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Easter Jubilee

Celebrating the resurrection is much, much more than a day.

After completing 40 days in preparation for Jesus’ resurrection, the church fathers set aside 50 days to celebrate that resurrection. Why 50 days? For a number of reasons, including these listed below.

  • It was 50 days later when the Holy Spirit was poured out on believers on Pentecost.
  • “The period corresponded with the Jewish spring harvest and ended with the Festival of Weeks, or Shavuot (the wheat harvest.)” [1]
  • The number seven signifies fullness, such as the seven days of creation, and the seven weeks of seven days amplifies that significance.
  • The number 50 suggested liberation, freedom, redemption deliverance, and joy, as in the year of Jubilee mentioned in Leviticus 25.

In my opinion, the 50 days also fulfills a significant part of Jesus’ mission, which he quoted from Isaiah 61:1-2. We find Jesus sharing his mission statement, or specific purpose statement in Luke 4.

The Spirit of the Lord is upon me, because he has anointed me to bring good news to the poor. He has sent me to proclaim release to the captives and recovery of sight to the blind, to set free those who are oppressed, to proclaim the year of the Lord’s favor. Luke 4:18-19 NRSVUE)

While “the year of the Lord’s favor” can mean more than a reference to the year of Jubilee, Isaiah was clearly making an allusion to Leviticus 25, which brings us back to a list of sevens.

You shall count off seven weeks of years, seven times seven years, so that the period of seven weeks of years gives forty-nine years. Then you shall have the trumpet sounded throughout all your land. And you shall hallow the fiftieth year, and you shall proclaim liberty throughout the land to all its inhabitants. It shall be a Jubilee for you: you shall return, every one of you, to your property and every one of you to your family. That fiftieth year shall be a Jubilee for you. (Leviticus 25:8-11a NRSVUE)

Let’s remind ourselves of some of the blessings contained in this the year of Jubilee and note the parallels to what the Easter season points to.

  • No planting or sowing, the fields will provide all your needs.
  • Debts are forgiven.
  • Family lands are restored.
  • Slaves are set free.

A word seen throughout the entire passage describing this year of Jubilee is the word redemption.

The season of Easter is a season of redemption and liberation. Jesus Christ came to liberate his people from sin, guilt, and debt, just as in the Jubilee year the Israelites and aliens among them were liberated from their guilt, debt and crimes. The big difference is Jesus’ liberation and redemption is not limited to the Israelite nation. He came for all; he forgives all; he redeems all; he offers Jubilee to all. In him, all believers are brought into the New Covenant and are given an inheritance into the kingdom of God – into a land that is being reserved for us free from corruption (1 Peter 1:3-4).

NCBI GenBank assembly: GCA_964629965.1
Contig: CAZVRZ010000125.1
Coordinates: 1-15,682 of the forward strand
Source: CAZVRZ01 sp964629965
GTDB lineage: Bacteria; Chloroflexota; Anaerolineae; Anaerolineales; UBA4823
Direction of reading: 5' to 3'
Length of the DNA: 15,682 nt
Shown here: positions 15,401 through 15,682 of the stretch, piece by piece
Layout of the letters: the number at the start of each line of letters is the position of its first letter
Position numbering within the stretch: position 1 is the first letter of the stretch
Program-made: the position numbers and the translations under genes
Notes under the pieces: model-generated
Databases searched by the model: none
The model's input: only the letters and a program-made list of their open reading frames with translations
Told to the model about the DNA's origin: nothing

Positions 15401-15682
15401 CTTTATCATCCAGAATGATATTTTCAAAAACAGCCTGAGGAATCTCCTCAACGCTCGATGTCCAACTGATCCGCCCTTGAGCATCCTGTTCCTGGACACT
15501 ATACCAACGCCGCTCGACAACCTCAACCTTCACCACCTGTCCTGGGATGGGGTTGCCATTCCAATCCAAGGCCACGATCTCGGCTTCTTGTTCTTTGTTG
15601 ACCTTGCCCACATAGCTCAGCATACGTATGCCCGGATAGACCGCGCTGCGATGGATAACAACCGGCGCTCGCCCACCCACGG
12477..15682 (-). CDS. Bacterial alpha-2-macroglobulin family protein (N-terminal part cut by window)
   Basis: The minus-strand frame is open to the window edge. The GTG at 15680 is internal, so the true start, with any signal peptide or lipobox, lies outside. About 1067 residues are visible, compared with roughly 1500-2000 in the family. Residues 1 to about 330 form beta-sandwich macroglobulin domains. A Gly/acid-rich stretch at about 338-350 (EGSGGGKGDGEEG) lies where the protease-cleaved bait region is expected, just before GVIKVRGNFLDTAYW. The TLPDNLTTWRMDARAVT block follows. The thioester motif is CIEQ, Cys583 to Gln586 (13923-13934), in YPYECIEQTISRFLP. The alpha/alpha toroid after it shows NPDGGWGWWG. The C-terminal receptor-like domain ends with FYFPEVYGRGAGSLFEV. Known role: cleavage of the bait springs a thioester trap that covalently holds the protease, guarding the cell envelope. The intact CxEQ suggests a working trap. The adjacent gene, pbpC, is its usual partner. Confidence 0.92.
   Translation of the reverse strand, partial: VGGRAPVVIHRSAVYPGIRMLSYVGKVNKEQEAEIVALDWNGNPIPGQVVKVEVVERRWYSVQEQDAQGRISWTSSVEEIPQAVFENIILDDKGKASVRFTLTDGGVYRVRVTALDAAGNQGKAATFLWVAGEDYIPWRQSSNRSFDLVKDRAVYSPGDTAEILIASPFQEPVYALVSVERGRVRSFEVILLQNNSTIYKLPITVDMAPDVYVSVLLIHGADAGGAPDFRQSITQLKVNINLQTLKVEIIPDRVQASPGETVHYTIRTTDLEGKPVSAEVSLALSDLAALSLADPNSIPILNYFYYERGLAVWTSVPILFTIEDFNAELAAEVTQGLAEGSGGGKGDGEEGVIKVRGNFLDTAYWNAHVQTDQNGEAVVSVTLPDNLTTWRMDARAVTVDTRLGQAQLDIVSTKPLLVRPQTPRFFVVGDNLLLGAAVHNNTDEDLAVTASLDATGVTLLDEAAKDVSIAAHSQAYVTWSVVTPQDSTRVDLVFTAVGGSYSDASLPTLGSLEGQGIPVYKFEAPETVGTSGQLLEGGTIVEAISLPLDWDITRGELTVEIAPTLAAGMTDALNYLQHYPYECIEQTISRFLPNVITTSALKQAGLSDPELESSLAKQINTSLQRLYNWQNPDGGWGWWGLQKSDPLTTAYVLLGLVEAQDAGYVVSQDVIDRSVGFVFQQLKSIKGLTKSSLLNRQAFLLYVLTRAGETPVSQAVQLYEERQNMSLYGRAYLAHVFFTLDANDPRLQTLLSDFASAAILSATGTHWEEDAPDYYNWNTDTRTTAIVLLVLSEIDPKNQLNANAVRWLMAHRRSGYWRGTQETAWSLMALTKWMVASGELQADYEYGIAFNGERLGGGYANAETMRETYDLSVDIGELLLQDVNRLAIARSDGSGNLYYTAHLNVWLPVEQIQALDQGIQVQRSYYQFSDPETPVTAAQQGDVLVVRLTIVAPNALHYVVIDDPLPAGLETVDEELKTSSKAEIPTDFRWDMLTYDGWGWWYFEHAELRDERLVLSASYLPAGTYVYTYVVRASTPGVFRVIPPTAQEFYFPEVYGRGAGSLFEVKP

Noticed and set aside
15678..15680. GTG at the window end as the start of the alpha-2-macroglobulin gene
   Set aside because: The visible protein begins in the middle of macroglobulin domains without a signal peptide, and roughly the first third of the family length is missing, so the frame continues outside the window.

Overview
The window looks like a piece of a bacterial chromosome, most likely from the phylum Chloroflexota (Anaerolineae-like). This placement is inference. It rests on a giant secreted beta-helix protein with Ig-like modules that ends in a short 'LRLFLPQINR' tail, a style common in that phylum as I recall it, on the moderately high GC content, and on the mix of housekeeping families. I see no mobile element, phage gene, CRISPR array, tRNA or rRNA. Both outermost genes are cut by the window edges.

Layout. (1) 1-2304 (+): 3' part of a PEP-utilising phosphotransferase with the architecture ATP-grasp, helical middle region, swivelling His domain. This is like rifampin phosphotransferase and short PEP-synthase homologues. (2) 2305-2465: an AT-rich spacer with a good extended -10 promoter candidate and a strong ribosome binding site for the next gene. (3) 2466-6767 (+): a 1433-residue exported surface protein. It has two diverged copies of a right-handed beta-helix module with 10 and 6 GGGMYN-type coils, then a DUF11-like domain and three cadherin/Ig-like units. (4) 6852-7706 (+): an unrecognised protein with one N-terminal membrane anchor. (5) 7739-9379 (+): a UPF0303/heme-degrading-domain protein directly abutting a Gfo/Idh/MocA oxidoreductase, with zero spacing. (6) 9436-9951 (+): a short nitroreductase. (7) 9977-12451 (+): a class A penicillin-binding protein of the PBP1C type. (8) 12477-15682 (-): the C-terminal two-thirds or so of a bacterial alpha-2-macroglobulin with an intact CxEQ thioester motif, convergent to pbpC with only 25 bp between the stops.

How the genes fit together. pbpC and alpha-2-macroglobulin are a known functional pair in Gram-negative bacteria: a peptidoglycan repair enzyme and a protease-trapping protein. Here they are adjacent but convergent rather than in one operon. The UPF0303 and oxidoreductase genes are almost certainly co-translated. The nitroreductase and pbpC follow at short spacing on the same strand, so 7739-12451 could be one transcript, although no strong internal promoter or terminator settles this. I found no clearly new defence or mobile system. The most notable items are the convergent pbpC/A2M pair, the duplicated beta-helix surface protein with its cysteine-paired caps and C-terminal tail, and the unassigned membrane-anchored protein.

In practical terms, the season of Jubilee enables us to do the following:

  • Stop focusing on our behavior – good or bad – and focus on following Jesus. Following Jesus will affect our behavior.
  • See that the fruits of our labor in participation with Jesus produces results we see and do not see. We trust that fruit to him.
  • Know we have an eternal home in Christ. What we have here or what happens here does not affect what he has done or our future life in him.
  • See that all have value and dignity – regardless of economy, environment, genetics, race, belief, or social status. All are equal in him, and we treat all others as those whom God loves.

The Easter season is a 50-day celebration of Jesus ushering in the kingdom, where we experience to a point, and will one day fully experience, the ongoing year of Jubilee before the Lord. Until Jesus returns, we are living in the year of the Lord’s favor because our Lord died for our sins and rose for our relationship with Father, Son, and Spirit.

This is a season of celebration for all. None are excluded from the transformational work Jesus offers every person who has ever lived, is living, and will live in the future.

Spend the 50 days of Easter going through Psalms of praise, spend more time in worship. Celebrate your relationship with Christ with fellow believers. Share the joy you have in Christ with others. Celebrate because not only did he rise from the dead, but he ushered in the year of the Lord’s favor.

Rick Shallenberger

[1] Bobby Gross, Living the Christian Year, p 190.

8 thoughts on “Easter Jubilee”

  1. We have no certain evidence as to whether the 50 year Jubilee cycle was ever observed in Israel. And if so, when and/or how often. Jesus, though, IS our sure Jubilee. In him we find true forgiveness and freedom.

  2. Some economists speculate that the U.S. economy would have avoided its regular cycles of recessions were the Jubilee concept in vogue today.

  3. Thanks for these encouraging words once again Rick. Let us walk and glory in the hope that Jesus has given to all.

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